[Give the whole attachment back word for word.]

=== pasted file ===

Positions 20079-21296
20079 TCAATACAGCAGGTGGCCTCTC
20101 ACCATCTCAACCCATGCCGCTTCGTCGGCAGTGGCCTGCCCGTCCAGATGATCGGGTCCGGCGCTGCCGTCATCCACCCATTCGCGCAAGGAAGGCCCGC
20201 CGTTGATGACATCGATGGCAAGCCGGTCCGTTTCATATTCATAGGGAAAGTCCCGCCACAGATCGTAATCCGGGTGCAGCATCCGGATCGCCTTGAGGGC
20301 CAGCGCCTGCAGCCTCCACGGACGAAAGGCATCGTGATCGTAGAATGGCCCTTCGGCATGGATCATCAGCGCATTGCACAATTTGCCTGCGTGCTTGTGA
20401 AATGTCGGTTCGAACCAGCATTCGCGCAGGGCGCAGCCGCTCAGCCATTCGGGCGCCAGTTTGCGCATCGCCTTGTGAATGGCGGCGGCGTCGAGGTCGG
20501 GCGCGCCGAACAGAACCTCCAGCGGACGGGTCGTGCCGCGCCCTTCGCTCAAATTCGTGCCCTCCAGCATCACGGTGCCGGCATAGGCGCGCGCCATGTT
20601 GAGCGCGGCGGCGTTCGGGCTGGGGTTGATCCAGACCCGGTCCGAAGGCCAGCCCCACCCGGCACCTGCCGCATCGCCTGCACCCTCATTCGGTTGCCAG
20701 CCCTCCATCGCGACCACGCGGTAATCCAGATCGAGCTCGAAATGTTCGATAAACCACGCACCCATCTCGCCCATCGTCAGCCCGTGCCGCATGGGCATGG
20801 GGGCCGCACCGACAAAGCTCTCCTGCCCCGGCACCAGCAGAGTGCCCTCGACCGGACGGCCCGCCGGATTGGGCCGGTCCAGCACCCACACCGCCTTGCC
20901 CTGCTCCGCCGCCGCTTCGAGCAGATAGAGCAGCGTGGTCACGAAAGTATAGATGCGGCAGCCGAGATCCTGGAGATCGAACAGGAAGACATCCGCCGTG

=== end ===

Positions 20079-21296
20079 TCAATACAGCAGGTGGCCTCTC
20101 ACCATCTCAACCCATGCCGCTTCGTCGGCAGTGGCCTGCCCGTCCAGATGATCGGGTCCGGCGCTGCCGTCATCCACCCATTCGCGCAAGGAAGGCCCGC
20201 CGTTGATGACATCGATGGCAAGCCGGTCCGTTTCATATTCATAGGGAAAGTCCCGCCACAGATCGTAATCCGGGTGCAGCATCCGGATCGCCTTGAGGGC
20301 CAGCGCCTGCAGCCTCCACGGACGAAAGGCATCGTGATCGTAGAATGGCCCTTCGGCATGGATCATCAGCGCATTGCACAATTTGCCTGCGTGCTTGTGA
20401 AATGTCGGTTCGAACCAGCATTCGCGCAGGGCGCAGCCGCTCAGCCATTCGGGCGCCAGTTTGCGCATCGCCTTGTGAATGGCGGCGGCGTCGAGGTCGG
20501 GCGCGCCGAACAGAACCTCCAGCGGACGGGTCGTGCCGCGCCCTTCGCTCAAATTCGTGCCCTCCAGCATCACGGTGCCGGCATAGGCGCGCGCCATGTT
20601 GAGCGCGGCGGCGTTCGGGCTGGGGTTGATCCAGACCCGGTCCGAAGGCCAGCCCCACCCGGCACCTGCCGCATCGCCTGCACCCTCATTCGGTTGCCAG
20701 CCCTCCATCGCGACCACGCGGTAATCCAGATCGAGCTCGAAATGTTCGATAAACCACGCACCCATCTCGCCCATCGTCAGCCCGTGCCGCATGGGCATGG
20801 GGGCCGCACCGACAAAGCTCTCCTGCCCCGGCACCAGCAGAGTGCCCTCGACCGGACGGCCCGCCGGATTGGGCCGGTCCAGCACCCACACCGCCTTGCC
20901 CTGCTCCGCCGCCGCTTCGAGCAGATAGAGCAGCGTGGTCACGAAAGTATAGATGCGGCAGCCGAGATCCTGGAGATCGAACAGGAAGACATCCGCCGTG